Thomas Buchanan Read was a 19th century poet and prose writer who also had a remarkable talent for portrait painting. The image above was a self-portrait. He was a very popular writer during his lifetime with his work often hitting just the right note to stimulate feelings of great patriotism amongst American readers.
He was born on the 12th March 1822 in a small town called Corner Ketch which lies within Chester County, Pennsylvania. His family circumstances were quite modest and he was only able to enjoy an elementary education. He had a natural talent though as a painter and employed this skill as a sign writer before taking up an apprenticeship with an artist who taught him to sculpt.
He had moved to Cincinnati to live with his sister and he soon had a stroke of luck. His work had come to the notice of millionaire Nicholas Longworth who became his patron, and this allowed Read to establish his own studio. At the age of 18 he presented a portrait of Whig presidential candidate William Henry Harrison which gained national attention and kick-started his artistic career. At the same time he had a number of poems published in the Cincinnati Chronicle and Times.
The following year he moved to Boston and was soon a member of a literary and artistic circle including Henry Wadsworth Longfellow and painter Washington Allston. Read admired the patriotic content in the work of both these men and set out to emulate them in his own. This busy writer and artist somehow found the time for romance and he was married in 1843 to a woman from Ohio. They had three children.
Over the next two decades he spent a great deal of time in Italy, especially in Florence, and his reputation grew worldwide. He received many commissions to paint famous people and his collection of portraits included the likes of Robert Browning, Abraham Lincoln and Alfred, Lord Tennyson.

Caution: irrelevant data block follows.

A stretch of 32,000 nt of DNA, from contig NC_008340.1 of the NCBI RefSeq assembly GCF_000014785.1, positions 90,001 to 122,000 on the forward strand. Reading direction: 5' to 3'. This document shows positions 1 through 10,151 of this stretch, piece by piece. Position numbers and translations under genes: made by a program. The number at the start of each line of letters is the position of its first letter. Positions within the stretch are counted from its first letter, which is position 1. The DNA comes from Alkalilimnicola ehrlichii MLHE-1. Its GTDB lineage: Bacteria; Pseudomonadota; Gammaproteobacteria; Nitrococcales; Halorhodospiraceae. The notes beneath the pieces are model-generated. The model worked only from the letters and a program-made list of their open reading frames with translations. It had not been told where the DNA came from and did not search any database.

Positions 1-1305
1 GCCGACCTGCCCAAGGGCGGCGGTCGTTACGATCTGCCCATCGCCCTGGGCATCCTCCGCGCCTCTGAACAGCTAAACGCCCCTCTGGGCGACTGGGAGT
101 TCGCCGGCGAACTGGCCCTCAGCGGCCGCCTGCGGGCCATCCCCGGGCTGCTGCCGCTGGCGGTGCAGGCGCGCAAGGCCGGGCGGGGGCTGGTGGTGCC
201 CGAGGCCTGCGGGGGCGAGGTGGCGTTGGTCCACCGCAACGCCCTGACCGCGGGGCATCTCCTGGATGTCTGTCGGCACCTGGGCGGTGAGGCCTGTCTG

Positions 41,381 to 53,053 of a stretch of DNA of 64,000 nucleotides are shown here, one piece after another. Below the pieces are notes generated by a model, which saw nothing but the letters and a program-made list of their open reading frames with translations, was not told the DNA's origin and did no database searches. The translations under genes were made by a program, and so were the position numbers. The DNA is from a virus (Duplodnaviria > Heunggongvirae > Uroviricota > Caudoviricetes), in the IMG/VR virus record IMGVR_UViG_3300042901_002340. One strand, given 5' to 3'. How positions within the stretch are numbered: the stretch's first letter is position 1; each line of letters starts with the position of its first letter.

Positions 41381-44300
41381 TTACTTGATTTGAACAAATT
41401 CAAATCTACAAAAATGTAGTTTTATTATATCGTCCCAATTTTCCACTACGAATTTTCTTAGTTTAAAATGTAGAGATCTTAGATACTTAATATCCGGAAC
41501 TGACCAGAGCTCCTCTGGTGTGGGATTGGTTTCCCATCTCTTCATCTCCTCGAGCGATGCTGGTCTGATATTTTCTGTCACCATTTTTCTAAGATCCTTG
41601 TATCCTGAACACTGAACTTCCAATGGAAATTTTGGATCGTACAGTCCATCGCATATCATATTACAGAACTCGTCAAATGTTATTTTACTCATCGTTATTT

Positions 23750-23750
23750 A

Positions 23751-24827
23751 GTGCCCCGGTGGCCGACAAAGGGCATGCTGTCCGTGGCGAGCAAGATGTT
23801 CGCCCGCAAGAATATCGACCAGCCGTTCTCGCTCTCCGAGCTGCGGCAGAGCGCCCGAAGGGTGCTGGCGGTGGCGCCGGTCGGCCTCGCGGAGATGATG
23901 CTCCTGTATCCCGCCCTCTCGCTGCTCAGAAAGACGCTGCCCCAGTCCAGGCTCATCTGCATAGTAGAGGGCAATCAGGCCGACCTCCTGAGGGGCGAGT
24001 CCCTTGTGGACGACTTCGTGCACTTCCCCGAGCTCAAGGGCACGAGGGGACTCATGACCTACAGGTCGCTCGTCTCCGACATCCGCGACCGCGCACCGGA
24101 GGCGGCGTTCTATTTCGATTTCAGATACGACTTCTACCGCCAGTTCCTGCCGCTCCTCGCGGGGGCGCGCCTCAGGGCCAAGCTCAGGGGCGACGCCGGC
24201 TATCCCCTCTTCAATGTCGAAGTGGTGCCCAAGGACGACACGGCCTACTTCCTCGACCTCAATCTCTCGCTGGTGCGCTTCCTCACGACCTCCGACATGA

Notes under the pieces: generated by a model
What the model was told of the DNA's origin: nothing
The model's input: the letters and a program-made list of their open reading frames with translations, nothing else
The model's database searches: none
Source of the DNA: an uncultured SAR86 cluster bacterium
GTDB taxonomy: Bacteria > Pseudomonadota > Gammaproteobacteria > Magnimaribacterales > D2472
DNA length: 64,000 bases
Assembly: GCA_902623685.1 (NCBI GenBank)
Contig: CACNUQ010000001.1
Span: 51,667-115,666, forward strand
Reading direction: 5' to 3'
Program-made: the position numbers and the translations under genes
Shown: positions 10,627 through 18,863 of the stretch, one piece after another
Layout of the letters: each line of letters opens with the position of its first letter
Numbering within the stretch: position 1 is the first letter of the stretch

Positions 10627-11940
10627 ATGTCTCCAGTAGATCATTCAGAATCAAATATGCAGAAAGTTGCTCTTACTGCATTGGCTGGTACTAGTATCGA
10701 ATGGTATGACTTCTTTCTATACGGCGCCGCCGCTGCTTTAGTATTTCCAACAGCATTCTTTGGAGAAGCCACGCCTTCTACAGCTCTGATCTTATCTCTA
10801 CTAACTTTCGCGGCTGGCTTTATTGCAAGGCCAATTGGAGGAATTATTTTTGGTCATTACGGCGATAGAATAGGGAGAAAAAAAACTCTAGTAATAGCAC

Despite his many years living away he never forgot his Pennsylvania homeland and, while in Florence, he produced a series of 37 textual illuminations called A New Pastoral. This was a lyrical description, written in blank verse, of the countryside of his youth. In it, he said that
He wanted to create
An example of Read’s acute observation of country life can, perhaps, be seen in the poem The Angler and it is reproduced here:
His time in Italy was blighted by the loss of his wife and two of his children to cholera and he was back in the United States by 1861, enlisting in the army as the Civil War began. From his time in uniform came one of his most famous pieces of work, Sheridan’s Ride, a heroic piece describing the arrival in battle from some twenty miles away of the general who would save the day for the Unionist forces.
Read married again and, in 1867, they moved to Italy and spent the next four years re-establishing his reputation as a great artist and writer. Unfortunately he was involved in a carriage accident and his injuries were so severe that he never properly recovered. Perhaps sensing that his days were numbered he returned to the United States in 1872 but soon contracted a fatal dose of pneumonia.
Thomas Buchanan Read died on May 11th 1872, aged 50.